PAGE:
×

We've got news for you.

Register on HeraldLIVE at no cost to receive newsletters, read exclusive articles & more.
Register now

Displaying old flag spits in face of democracy

AfriForum made arguments on why the display of the old flag, used from 1928 to 1994, should not be viewed as hate speech. Stock photo.
AfriForum made arguments on why the display of the old flag, used from 1928 to 1994, should not be viewed as hate speech. Stock photo.
Image: 123RF/skycinema

Is the gratuitous display of the flag flown by SA during the apartheid era a form of hate speech or, given democratic SA’s commitment to freedom of speech, should it be allowed in the interest of free expression?

That is the nub of the contrasting viewpoints held by pressure group AfriForum on the one side and the Nelson Mandela Foundation and SA Human Rights Commission on the other.

Three years ago, the equality court considered the matter and Gauteng’s then deputy judge-president, Phineas Mojapelo, found that the display of the apartheid flag was indeed a form of hate speech.

The case was initiated after AfriForum and other organisations held a “Black Monday” protest against farm murders during which demonstrators waved the apartheid-era flag, an action the Nelson Mandela Foundation said was intended to promote white supremacy.

The issue was back on the agenda this week with AfriForum asking the Supreme Court of Appeal to overturn the ruling.

AfriForum says there is a difference between free speech and hate speech and Mojapelo’s ruling is the thin end of the wedge and will lead to other censorship.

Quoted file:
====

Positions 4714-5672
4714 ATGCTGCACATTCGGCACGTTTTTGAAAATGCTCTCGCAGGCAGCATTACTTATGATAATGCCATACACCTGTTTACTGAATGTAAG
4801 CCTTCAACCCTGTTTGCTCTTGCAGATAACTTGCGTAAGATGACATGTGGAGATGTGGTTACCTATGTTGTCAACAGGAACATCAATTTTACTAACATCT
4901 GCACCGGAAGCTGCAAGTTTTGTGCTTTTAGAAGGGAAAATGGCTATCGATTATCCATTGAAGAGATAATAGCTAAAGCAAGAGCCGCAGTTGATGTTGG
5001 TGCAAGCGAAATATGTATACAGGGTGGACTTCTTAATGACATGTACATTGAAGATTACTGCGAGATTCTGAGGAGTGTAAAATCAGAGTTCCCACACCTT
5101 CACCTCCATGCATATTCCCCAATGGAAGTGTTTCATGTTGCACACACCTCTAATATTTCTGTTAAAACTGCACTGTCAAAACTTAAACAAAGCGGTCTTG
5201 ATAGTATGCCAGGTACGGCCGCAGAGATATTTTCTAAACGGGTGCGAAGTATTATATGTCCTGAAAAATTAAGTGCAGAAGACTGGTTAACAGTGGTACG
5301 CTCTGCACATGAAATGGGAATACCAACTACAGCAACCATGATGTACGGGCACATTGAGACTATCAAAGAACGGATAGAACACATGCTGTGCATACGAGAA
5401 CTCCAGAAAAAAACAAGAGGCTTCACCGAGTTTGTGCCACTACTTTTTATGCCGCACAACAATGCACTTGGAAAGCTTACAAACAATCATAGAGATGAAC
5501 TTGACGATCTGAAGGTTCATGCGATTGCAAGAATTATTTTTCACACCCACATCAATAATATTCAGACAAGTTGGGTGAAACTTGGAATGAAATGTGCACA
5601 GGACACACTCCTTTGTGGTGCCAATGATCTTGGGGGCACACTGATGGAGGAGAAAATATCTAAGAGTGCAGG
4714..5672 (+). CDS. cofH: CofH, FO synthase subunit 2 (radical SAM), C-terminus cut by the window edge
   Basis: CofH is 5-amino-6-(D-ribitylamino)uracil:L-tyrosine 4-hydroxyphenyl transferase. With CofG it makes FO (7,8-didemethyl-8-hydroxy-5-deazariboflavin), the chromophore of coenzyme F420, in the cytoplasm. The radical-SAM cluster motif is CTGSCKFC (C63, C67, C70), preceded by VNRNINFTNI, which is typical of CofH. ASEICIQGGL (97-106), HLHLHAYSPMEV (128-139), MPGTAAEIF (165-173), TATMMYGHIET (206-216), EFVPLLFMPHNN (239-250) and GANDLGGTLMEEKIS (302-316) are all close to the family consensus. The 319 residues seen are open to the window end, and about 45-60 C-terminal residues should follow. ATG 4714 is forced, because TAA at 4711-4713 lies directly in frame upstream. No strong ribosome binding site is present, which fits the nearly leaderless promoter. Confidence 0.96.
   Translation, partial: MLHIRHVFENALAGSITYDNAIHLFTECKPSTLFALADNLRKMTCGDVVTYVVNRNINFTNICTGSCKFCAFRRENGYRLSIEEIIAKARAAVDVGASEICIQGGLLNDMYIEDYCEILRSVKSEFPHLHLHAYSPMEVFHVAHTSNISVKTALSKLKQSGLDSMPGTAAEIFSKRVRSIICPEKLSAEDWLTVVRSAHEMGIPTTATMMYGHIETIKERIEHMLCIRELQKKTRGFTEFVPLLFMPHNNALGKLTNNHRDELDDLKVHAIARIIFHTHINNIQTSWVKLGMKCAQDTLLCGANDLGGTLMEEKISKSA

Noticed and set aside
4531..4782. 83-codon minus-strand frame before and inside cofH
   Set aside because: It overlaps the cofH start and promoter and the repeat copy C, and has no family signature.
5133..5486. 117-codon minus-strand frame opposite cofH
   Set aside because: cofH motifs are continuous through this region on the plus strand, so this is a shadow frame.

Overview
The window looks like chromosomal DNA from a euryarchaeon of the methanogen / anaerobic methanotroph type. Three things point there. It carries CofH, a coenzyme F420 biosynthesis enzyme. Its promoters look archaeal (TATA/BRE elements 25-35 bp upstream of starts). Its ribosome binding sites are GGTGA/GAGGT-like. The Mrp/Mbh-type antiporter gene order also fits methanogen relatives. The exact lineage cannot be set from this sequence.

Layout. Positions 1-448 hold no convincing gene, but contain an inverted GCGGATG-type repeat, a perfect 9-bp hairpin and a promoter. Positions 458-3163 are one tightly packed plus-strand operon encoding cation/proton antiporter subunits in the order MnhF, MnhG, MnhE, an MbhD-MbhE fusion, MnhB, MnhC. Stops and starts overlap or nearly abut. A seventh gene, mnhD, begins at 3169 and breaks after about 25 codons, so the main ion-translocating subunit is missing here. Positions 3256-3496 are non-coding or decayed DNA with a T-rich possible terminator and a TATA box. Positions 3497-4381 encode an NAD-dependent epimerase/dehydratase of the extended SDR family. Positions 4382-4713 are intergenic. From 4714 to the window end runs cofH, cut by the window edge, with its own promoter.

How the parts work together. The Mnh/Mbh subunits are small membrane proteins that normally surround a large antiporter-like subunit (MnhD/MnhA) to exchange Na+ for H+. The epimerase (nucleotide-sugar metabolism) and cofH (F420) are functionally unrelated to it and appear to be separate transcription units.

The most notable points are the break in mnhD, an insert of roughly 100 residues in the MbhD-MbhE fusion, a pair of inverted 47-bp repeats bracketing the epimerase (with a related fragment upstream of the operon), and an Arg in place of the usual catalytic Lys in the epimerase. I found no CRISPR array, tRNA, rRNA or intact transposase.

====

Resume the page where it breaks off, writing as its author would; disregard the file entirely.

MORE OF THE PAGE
We disagree. Free speech is not without limits.

It cannot be used to promote hatred and violence and this is precisely what the apartheid-era flag symbolised for most South Africans.

Few would argue for open display of the Nazi swastika. This is because of its hateful connotations.

The flag associated with a system of racial oppression that was deemed a crime against humanity is no different.

Save for exceptional circumstances such as historical display or artistic statement, displaying this flag, whether in public or private, amounts to making a pro-apartheid, white supremacist statement that spits in the face of democratic SA.

Regardless of the decision by the Supreme Court of Appeal, it is puzzling why AfriForum wants to be associated with this.

It would be better advised to put its energy into helping heal the divisions of the past.

HeraldLIVE

subscribe

Would you like to comment on this article or view other readers' comments? Register (it’s quick and free) or sign in now.

Speech Bubbles

Please read our Comment Policy before commenting.